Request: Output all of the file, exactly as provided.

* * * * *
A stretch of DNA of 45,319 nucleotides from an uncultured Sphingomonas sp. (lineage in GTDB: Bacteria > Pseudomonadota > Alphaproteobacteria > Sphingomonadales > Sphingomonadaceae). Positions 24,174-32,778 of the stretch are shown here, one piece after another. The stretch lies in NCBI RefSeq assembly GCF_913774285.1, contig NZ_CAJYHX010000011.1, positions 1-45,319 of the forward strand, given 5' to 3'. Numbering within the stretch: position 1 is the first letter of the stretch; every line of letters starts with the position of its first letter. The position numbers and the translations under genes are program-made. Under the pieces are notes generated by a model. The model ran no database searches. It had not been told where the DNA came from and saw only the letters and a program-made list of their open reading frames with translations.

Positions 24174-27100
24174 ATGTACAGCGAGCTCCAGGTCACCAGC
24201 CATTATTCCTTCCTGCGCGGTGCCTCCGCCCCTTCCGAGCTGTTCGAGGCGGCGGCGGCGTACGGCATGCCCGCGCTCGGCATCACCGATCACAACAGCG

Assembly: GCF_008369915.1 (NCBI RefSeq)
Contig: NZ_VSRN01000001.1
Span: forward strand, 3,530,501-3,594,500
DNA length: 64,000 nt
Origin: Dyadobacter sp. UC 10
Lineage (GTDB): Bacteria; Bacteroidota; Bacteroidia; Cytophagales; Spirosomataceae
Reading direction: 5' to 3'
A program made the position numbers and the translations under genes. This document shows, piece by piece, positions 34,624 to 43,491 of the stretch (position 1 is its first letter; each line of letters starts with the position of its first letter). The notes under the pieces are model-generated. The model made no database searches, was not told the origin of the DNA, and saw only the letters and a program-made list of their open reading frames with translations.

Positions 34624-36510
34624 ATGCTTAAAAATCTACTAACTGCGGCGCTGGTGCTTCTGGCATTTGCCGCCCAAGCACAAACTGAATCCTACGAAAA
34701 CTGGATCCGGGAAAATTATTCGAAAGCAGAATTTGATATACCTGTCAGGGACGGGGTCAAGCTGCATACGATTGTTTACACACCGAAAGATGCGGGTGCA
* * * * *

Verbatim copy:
A stretch of DNA of 45,319 nucleotides from an uncultured Sphingomonas sp. (lineage in GTDB: Bacteria > Pseudomonadota > Alphaproteobacteria > Sphingomonadales > Sphingomonadaceae). Positions 24,174-32,778 of the stretch are shown here, one piece after another. The stretch lies in NCBI RefSeq assembly GCF_913774285.1, contig NZ_CAJYHX010000011.1, positions 1-45,319 of the forward strand, given 5' to 3'. Numbering within the stretch: position 1 is the first letter of the stretch; every line of letters starts with the position of its first letter. The position numbers and the translations under genes are program-made. Under the pieces are notes generated by a model. The model ran no database searches. It had not been told where the DNA came from and saw only the letters and a program-made list of their open reading frames with translations.

Positions 24174-27100
24174 ATGTACAGCGAGCTCCAGGTCACCAGC
24201 CATTATTCCTTCCTGCGCGGTGCCTCCGCCCCTTCCGAGCTGTTCGAGGCGGCGGCGGCGTACGGCATGCCCGCGCTCGGCATCACCGATCACAACAGCG

Assembly: GCF_008369915.1 (NCBI RefSeq)
Contig: NZ_VSRN01000001.1
Span: forward strand, 3,530,501-3,594,500
DNA length: 64,000 nt
Origin: Dyadobacter sp. UC 10
Lineage (GTDB): Bacteria; Bacteroidota; Bacteroidia; Cytophagales; Spirosomataceae
Reading direction: 5' to 3'
A program made the position numbers and the translations under genes. This document shows, piece by piece, positions 34,624 to 43,491 of the stretch (position 1 is its first letter; each line of letters starts with the position of its first letter). The notes under the pieces are model-generated. The model made no database searches, was not told the origin of the DNA, and saw only the letters and a program-made list of their open reading frames with translations.

Positions 34624-36510
34624 ATGCTTAAAAATCTACTAACTGCGGCGCTGGTGCTTCTGGCATTTGCCGCCCAAGCACAAACTGAATCCTACGAAAA
34701 CTGGATCCGGGAAAATTATTCGAAAGCAGAATTTGATATACCTGTCAGGGACGGGGTCAAGCTGCATACGATTGTTTACACACCGAAAGATGCGGGTGCA